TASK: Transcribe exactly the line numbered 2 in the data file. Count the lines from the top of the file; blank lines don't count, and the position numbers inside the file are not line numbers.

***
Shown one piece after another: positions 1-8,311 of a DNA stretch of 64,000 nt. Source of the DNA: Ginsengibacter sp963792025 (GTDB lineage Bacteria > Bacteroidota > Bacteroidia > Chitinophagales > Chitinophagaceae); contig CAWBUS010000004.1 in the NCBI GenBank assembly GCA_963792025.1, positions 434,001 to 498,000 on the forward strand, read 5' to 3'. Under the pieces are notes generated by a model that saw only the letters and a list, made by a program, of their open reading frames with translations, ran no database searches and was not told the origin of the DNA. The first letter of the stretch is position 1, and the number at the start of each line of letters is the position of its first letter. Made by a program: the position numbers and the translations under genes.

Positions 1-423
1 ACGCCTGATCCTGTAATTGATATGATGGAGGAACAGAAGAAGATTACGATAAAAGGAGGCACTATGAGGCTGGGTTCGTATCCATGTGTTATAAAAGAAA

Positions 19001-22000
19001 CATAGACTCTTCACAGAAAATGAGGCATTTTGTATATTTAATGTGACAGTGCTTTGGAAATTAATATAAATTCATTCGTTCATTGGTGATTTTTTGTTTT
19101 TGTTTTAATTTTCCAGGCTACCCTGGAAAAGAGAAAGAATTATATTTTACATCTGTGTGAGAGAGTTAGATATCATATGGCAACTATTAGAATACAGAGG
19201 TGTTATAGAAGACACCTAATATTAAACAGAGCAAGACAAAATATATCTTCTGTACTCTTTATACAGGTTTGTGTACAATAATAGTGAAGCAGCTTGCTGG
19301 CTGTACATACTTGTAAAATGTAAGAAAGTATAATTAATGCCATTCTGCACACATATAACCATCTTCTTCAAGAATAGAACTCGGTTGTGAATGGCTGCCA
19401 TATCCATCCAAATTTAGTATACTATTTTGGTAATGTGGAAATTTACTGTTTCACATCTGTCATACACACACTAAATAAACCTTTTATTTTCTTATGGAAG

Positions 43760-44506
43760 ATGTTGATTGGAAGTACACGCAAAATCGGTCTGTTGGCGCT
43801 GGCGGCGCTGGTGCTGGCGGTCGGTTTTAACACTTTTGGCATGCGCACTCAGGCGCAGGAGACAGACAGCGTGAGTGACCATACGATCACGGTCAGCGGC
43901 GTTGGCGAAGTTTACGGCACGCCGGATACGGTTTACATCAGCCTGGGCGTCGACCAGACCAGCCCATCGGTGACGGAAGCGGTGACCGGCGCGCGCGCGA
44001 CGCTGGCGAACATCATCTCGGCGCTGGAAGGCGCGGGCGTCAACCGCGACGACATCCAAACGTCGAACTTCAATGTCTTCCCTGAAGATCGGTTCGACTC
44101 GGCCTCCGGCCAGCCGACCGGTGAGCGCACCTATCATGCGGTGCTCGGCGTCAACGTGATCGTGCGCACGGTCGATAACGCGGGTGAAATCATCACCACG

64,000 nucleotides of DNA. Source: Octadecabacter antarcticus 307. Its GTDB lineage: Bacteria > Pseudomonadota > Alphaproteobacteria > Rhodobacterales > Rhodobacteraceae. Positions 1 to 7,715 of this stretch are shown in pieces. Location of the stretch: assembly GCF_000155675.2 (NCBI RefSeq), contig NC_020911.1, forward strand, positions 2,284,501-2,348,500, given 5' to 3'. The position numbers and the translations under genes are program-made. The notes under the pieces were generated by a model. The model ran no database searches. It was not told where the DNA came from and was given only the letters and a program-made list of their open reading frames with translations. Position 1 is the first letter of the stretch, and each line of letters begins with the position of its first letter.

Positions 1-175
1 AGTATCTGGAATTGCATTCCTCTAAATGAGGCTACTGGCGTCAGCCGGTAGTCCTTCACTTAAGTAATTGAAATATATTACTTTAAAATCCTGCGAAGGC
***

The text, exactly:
Positions 1-423